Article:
Prior’s Engagement Spares England’s Blushes

By Mark Whalley

Matt Prior was England’s hero at the death in their third and final test match of their tour of New Zealand, which the tourists drew by the skin of their teeth.

The wicket-keeper batsman hit an unbeaten 110 and expertly shepherded the tail as England finished their on 315 for 9, ensuring a third draw to finish the series in stalemate.

The century was his seventh in test cricket but, more crucially, was also his longest, at four hours and 29 minutes.

England started the day with history against them – only twice in test history has a side been four down going into day five and batted out the whole day. What’s more, in finishing day four 90 for 4, England had lost Alistair Cook and Jonathon Trott – two of their most experienced and obdurate batsmen.

On their side though was a benign pitch, and a mental strength alien to the flimsier England teams of the 90s and early 2000s.

The target of 481 runs for victory was an irrelevance. No side has ever successfully hunted down that amount to win a test match, and England had neither the time nor the wickets in hand to even consider a run chase.

Ian Bell and Joe Root knuckled down early in the knowledge that a significant burden would be on them to see out a majority of the 90 overs.

The pair looked composed for much of the morning session, but the new ball had an instant impact, with left-arm seamer Trent Boult snaking the first delivery with the new cherry into Root’s pads, to have him plumb LBW for 29.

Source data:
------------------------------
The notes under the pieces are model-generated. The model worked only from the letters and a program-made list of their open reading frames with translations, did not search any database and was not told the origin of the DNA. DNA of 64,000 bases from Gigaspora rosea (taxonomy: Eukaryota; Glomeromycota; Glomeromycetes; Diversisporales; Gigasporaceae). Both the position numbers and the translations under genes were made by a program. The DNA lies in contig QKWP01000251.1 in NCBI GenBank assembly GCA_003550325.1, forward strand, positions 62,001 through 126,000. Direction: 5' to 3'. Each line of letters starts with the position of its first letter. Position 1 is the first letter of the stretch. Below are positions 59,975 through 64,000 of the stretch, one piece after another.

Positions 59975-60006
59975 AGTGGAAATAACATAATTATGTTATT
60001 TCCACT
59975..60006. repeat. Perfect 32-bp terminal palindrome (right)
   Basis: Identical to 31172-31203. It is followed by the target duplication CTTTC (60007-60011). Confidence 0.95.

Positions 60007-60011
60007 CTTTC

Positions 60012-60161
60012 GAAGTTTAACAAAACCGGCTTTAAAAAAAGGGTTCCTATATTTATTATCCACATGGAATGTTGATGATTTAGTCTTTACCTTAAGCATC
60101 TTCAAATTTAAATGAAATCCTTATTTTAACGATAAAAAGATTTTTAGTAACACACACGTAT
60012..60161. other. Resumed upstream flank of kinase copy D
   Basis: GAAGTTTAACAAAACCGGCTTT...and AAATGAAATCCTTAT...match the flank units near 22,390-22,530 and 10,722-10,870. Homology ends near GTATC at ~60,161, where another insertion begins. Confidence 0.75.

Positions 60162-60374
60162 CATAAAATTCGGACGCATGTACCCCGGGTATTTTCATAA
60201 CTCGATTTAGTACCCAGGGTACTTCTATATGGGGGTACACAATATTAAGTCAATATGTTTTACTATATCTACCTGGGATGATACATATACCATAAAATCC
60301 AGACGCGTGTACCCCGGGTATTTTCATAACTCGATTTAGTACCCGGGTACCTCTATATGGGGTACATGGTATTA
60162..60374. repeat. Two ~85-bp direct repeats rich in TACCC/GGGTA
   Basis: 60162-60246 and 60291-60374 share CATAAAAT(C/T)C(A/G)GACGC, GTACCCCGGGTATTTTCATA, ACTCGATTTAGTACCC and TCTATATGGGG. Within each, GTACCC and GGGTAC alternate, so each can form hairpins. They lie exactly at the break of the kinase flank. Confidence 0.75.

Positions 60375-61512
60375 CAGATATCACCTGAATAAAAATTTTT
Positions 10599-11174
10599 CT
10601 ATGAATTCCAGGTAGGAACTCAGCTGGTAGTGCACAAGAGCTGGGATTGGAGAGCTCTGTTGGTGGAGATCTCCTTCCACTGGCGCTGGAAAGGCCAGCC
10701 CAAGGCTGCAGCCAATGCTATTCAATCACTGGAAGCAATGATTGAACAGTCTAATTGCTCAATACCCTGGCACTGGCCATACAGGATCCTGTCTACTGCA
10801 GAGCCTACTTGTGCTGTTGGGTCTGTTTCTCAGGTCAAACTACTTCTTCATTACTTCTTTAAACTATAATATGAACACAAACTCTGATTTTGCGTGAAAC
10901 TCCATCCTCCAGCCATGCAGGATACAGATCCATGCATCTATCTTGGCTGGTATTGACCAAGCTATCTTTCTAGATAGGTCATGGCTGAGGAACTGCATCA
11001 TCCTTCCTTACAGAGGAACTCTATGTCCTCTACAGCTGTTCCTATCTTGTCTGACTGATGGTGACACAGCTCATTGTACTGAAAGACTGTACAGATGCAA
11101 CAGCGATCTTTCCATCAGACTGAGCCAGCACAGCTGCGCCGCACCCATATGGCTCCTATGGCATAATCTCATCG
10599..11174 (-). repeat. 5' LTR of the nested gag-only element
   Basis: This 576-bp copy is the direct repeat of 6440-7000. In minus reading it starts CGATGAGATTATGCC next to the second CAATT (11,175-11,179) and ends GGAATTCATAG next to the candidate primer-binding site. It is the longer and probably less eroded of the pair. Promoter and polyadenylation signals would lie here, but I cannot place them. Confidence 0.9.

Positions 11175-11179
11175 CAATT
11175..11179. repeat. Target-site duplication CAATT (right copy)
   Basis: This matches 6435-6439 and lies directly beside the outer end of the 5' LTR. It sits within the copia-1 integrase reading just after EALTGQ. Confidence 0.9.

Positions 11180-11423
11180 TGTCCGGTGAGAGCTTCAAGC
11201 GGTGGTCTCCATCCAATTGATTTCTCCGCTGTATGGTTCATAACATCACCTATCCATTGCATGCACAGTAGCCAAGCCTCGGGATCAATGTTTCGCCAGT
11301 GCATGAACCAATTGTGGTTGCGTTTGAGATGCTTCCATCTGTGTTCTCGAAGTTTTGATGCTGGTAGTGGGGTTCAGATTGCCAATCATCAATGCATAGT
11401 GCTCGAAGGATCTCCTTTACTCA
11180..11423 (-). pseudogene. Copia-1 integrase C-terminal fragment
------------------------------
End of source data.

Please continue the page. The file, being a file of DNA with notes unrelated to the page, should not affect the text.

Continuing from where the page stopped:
This brought fellow Yorkshireman Jonny Bairstow to the crease.

Bairstow, however, has played very little first class cricket in the last six months, and his rustiness was evident. He eventually edged the impressive Tim Southee behind to Ross Taylor for the addition of only six runs.

Prior is regarded as the world’s premier keeper-batsman, and decided that playing his natural aggressive game was his best chance of avoiding mistakes and keeping New Zealand at bay.

He and Bell saw out the best part of 25 overs before the latter perished to the bowling of Wagner, caught by Southee.

Stuart Broad then showed his mettle, defying his poor batting form by blocking and leaving his first 60 deliveries. By the time a ball squirted off his bat for a couple of runs, he had set a new world record by occupying the crease for 103 minutes without scoring.

With only a few overs to go, part-time spinner Kane Williamson removed first Broad and then James Anderson two balls later, to expose England’s final – and poorest – batsman, Monty Panesar.

Prior was up to the challenge, however, and hogged the strike, leaving Monty only five balls to deal with, before the match was drawn.

It was a day of reprieves for England and sheer frustration for New Zealand, who dominated most of the match and will feel they had done enough to earn a shock series victory.

England enjoyed a series of fortuitous events and near-misses, including dropped catches, overturned LBW appeals, and a bizarre incident when Prior played the ball onto his stumps, only for the bails to remain firm.

Though they escaped from Auckland with a 0-0 drawn series, the tourists will be acutely aware that they were expected to win comfortably.

Instead, a combination of complacency and fine New Zealand cricket left them perilously close to a damaging defeat.

With two Ashes series back-to-back at the end of the year, England know they will need to improve considerably if 2013 is to be regarded as a success.

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